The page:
Another application that is affected by the Malmquist bias is the Tully–Fisher relation, which relates the luminosity of spiral galaxies to their respective velocity width. If a nearby cluster of galaxies is used to calibrate the Tully–Fisher relation, and then that relation is applied to a distant cluster, the distance to the farther cluster will be systematically underestimated. By underestimating the distance to clusters, anything found using those clusters will be incorrect; for example, when finding the value of the Hubble constant.

These are just a few examples where the Malmquist bias can strongly affect results. As mentioned above, anytime a magnitude-limited sample is used, the Malmquist bias needs to be corrected for. A correction is not limited to just the examples above.

Some alternatives do exist to attempt to avoid the Malmquist bias, or to approach it in a different way, with a few of the more common ones summarized below.

One ideal method to avoid the Malmquist bias is to only select objects within a set distance, and have no limiting magnitude but instead observe all objects within this volume. Clearly, in this case, the Malmquist bias is not an issue as the volume will be fully populated and any distribution or luminosity function will be appropriately sampled. Unfortunately, this method is not always practical. Finding distances to astronomical objects is very difficult, and even with the aid of objects with easily determined distances, called standard candles, and similar things, there are great uncertainties. Further, distances are not generally known for objects until after they have already been observed and analyzed, and so a distance limited survey is usually only an option for a second round of observations, and not initially available. Finally, distance limited surveys are generally only possible over small volumes where the distances are reliably known, and thus it is not practical for large surveys.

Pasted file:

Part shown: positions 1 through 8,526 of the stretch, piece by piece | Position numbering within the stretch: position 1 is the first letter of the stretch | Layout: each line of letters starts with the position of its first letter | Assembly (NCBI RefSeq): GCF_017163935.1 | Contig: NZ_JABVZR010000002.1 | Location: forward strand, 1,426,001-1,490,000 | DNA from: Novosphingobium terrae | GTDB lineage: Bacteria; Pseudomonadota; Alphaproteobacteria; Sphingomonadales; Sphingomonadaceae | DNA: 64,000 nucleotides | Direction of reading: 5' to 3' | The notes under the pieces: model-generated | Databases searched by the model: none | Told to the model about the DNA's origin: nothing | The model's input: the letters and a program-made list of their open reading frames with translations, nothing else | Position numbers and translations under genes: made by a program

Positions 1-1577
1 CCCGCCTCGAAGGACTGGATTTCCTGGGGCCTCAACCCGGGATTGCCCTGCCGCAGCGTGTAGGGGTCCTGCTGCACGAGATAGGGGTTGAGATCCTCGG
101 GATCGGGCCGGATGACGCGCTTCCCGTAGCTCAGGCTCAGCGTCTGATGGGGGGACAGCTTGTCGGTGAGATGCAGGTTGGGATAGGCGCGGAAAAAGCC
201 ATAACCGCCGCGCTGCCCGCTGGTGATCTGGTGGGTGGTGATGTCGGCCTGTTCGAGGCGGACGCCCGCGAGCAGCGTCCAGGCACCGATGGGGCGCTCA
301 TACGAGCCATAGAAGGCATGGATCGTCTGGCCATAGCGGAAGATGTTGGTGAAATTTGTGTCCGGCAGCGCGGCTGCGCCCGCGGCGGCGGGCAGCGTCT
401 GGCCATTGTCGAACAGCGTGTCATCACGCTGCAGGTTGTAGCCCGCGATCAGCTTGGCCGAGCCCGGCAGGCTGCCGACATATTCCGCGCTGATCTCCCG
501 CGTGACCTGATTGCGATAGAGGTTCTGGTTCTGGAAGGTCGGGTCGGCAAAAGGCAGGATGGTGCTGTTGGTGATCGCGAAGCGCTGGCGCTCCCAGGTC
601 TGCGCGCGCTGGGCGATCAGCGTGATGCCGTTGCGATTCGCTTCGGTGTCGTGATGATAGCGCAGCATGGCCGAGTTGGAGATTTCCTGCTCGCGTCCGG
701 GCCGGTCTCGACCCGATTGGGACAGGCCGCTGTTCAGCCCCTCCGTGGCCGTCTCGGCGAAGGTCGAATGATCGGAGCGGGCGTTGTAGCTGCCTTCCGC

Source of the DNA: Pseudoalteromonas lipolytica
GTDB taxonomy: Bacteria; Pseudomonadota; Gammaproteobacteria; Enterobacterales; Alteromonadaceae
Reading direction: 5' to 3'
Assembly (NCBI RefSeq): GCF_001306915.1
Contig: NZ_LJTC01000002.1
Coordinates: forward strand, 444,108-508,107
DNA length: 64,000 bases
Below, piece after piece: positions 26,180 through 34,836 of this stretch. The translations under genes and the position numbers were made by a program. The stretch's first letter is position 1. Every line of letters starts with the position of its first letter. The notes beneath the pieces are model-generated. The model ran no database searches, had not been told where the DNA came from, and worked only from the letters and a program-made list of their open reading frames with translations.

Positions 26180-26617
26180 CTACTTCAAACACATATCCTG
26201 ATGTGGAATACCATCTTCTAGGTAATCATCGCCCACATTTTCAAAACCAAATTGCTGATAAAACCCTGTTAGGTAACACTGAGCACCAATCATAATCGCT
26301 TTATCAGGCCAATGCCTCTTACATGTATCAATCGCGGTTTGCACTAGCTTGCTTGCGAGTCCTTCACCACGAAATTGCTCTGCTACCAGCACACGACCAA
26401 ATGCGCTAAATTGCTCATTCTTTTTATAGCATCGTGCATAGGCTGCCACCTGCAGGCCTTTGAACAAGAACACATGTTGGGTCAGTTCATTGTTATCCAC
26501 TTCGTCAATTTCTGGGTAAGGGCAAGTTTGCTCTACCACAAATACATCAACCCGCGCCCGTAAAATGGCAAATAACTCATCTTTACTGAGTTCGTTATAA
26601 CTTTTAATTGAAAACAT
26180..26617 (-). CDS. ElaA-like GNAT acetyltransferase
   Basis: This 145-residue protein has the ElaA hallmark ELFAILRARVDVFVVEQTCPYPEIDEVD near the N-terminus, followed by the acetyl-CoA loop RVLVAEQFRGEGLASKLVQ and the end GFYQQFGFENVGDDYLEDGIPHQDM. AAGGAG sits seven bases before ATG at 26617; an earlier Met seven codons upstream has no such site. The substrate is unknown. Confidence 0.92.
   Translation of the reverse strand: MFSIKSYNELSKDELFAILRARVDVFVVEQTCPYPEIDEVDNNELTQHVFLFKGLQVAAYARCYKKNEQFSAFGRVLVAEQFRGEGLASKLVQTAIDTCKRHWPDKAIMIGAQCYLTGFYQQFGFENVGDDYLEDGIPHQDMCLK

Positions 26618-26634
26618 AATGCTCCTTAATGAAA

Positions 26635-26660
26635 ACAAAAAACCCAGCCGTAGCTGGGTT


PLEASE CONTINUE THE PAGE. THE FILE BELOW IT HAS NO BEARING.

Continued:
This method attempts to correct the bias again, but through very different means. Rather than trying to fix the absolute magnitudes, this method takes the distances to the objects as being the random variables and attempts to rescale those. In effect, rather than giving the stars in the sample the correct distribution of absolute magnitudes (and average absolute magnitude), it attempts to 'move' the stars such that they would have a correct distribution of distances. Ideally, this should have the same end result as the magnitude correction methods and should result in a correctly represented sample. In either the homogeneous or inhomogeneous case, the bias is defined in terms of a prior distribution of distances, the distance estimator, and the likelihood function of these two being the same distribution. The homogeneous case is much simpler and rescales the raw distance estimates by a constant factor. Unfortunately, this will be very insensitive to large scale structures such as clustering as well as observational selection effects, and will not give a very accurate result. The inhomogeneous case attempts to correct this by creating a more complicated prior distribution of objects by taking into account structures seen in the observed distribution. In both cases though, it is assumed that the probability density function is Gaussian with constant variance and a mean of the true average log distance, which is far from accurate. However, this method is debated and may not be accurate in any implementation due to uncertainties in calculating the raw, observed distance estimates causing the assumptions to use this method to be invalid.

The term 'Malmquist bias' has not always been definitively used to refer to the bias outlined above. As recently as the year 2000, the Malmquist bias has appeared in the literature clearly referring to different types of bias and statistical effect. The most common of these other uses is to refer to an effect that takes place with a magnitude limited sample, but in this case the low absolute magnitude objects are overrepresented. In a sample with a magnitude limit, there will be a margin of error near that boundary where objects that should be bright enough to make the cut are excluded and objects that are slightly below the limit are instead included. Since low absolute magnitude objects are more common than brighter ones, and since these dimmer galaxies are more likely to be below the cutoff line and scattered up, while the brighter ones are more likely to be above the line and scattered down, an over-representation of the lower luminosity objects result. However, in modern day literature and consensus, the Malmquist bias refers to the effect outlined above.